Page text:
Index- plants in this Family
Fumariaceae / Fumitory AKA: Bleeding- Heart
Dutchman's Breeches (Dicentra cucullaria)
Plant Type: This is a herbaceous plant, it is a perennial. From a short root with many small bulblets.
Leaves: This plant has basal leaves only. The leaves are finely divided into narrow segments.
Flowers: The flowers are irregular in shape and are up to 1.75cm long (0.7 inches). They are white with traces of yellow. Blooms first appear in early spring and continue into mid spring. The flowers actually have 4 petals, the inner ones are very small. The pair of outer petals form a swollen 'V' making the hanging flower look like a pair of breeches hung upside-down. The flowers are on an arching scape.
Habitat: Rich moist woods, shaded ledges and banks in scattered location. Locally abundant especially the mountains.
Range: North Dakota to Quebec and south as far as northern Georgia. Very scattered locations in the southern part of range. Also found in a few northwestern states.

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This delicate spring flower is well know to those who visit the southern mountains in the early spring. It is sometimes found in abundance on a northern slope or shaded blank that has remained undisturbed for a very long time. It is very rare in the south except for the mountains and in bloom for a very short time.

Lore: Among some northern tribes it may have been used as a love charm or for seduction. Imagine a young man chewing the root and circling the intended female breathing out the fragrance in the belief that once she smells it she will follow him even against her will.(Erichsen-Brown)

Medical Uses: Native Americans and early white practitioners considered this plant useful for several conditions including syphilis, skin conditions and as a blood purifier. There are several alkaloids that may have effects on the brain and heart. Warning: May be toxic and may cause contact dermatitis in some people.

Similar Species: Squirrel Corn (Dicentra canadensis) has more rounded flowers. Turkey Corn or Wild Bleeding heart (Dicentra eximia) has pink rounded flowers.

See the links below this image for other images. (1)
© Daniel Reed   E-mail      Image use policy

Taken 28, March, 2001 in Tennessee's Cedars of Lebanon State Forest on a rocky ledge overlooking a medium size sinkhole. This is in the Nashville Basin where Dutchman's breeches is rare.

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Dutchman's breeches (Dicentra cucullaria)  © Daniel Reed
Wide view of mature flowers.

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More Info:  
The Search below may provide more information about this species. Some of URLs may have been used as a source for this page not otherwise cited. Most of the information not cited comes from multiple sources that can be found in the Books page. The USDA plant links are provided by: USDA, NRCS 1999. The PLANTS database ( National Plant Data Center, Baton Rouge, LA 70874-4490 USA. You can check species names at ITIS Advanced Search to see if they meet the current ITIS taxonomic criteria.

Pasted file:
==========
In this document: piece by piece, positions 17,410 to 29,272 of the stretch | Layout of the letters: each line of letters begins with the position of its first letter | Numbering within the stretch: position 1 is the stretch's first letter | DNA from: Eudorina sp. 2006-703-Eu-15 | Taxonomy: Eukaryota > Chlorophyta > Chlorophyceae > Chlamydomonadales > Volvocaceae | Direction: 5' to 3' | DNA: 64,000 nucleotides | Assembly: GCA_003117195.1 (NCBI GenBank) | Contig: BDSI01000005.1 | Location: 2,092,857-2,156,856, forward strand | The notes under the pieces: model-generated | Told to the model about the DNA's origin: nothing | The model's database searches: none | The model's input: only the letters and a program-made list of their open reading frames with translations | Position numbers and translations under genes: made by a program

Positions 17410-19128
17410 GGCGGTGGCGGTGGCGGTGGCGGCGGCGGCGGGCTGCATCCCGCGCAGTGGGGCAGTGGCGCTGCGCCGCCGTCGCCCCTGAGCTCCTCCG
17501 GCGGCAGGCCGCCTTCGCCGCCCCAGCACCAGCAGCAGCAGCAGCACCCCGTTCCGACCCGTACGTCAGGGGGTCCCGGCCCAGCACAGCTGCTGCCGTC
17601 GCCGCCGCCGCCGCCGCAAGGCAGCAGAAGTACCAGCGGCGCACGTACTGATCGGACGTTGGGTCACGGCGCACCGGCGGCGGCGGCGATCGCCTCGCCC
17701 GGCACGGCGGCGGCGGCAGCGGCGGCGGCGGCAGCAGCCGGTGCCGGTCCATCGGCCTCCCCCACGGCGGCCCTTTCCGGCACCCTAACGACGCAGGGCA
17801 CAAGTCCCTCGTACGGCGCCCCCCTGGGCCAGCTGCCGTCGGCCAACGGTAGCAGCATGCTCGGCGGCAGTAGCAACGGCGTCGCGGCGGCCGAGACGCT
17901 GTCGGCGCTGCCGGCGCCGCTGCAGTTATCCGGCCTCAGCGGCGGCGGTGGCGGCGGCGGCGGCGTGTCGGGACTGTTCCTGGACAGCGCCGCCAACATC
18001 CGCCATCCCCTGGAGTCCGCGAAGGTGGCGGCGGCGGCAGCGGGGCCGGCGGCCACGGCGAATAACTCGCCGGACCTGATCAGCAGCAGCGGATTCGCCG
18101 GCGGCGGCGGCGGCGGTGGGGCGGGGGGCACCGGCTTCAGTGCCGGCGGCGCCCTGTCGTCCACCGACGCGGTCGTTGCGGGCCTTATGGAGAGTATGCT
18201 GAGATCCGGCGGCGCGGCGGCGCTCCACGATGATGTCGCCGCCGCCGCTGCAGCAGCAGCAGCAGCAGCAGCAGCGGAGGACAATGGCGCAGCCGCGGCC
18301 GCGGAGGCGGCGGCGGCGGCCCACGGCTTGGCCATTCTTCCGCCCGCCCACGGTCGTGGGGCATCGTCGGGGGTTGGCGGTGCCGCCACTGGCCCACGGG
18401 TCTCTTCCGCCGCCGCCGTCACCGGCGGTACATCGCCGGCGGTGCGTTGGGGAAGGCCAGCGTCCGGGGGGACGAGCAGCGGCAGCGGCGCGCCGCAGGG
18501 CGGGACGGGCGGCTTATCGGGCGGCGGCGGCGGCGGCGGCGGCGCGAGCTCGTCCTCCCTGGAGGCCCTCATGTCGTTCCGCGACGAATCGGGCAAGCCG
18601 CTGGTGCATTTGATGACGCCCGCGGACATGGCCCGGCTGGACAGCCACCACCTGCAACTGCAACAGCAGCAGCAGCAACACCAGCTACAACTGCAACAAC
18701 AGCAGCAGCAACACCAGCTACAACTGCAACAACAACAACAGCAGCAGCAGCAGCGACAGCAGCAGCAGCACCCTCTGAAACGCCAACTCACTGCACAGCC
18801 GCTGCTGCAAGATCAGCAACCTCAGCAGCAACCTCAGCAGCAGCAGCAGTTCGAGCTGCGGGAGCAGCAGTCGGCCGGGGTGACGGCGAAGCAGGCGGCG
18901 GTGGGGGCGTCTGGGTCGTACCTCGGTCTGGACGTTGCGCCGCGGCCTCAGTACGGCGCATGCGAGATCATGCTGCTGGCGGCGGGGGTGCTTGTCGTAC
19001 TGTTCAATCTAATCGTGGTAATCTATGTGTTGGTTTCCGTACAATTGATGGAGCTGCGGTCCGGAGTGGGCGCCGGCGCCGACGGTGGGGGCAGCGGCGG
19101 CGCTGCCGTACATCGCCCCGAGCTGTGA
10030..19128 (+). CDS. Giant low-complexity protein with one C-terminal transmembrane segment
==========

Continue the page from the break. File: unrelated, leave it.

By: Newcomb, Lawrence and Illustrated by Morrison, Gordon. 1977, Little, Brown and Company, ISBN:0-316-60442-9

One of the best general guides to wildflowers of the North Eastern and North Central United States. Newcomb's key is an excellent, simple method for identifying plants. Newcomb has drawings for almost every plant mentioned that are excellent aids to identifying the species. Though only the more common plants are covered this is often the first book I pick up when trying to identify a wildflower.

Wildflo wers of Tennessee the Ohio Valley and the Southern Appalachians
By: Dennis Horn and Tavia Cathcart and Thomas E. Hemmerly and David Duhl. , ISBN:1551054280

This is perhaps the best of many field guides covering this region. Featuring 446 excellent color photographs (located with the text) and mentioning as similar to those illustrated are another 800 or so species for a total coverage of over 1,200 species. The start of each family section includes line drawings of some of the species showing important features. The text includes the usual description, bloom season, range, habitat and additionally includes information such as medical uses and lore and how the species was named. This is the official field guide of the Tennessee Native Plant Society.

Angiosperms / Flowering Plants
Dicots / Two Seed Leaves
Fumitory AKA: Bleeding- Heart



Welcome / Glossary / Books / Links / Feedback / Image use policy - Wildflowers of the Southeastern United States, Page updated on 12/22/2001 8:15:15 AM.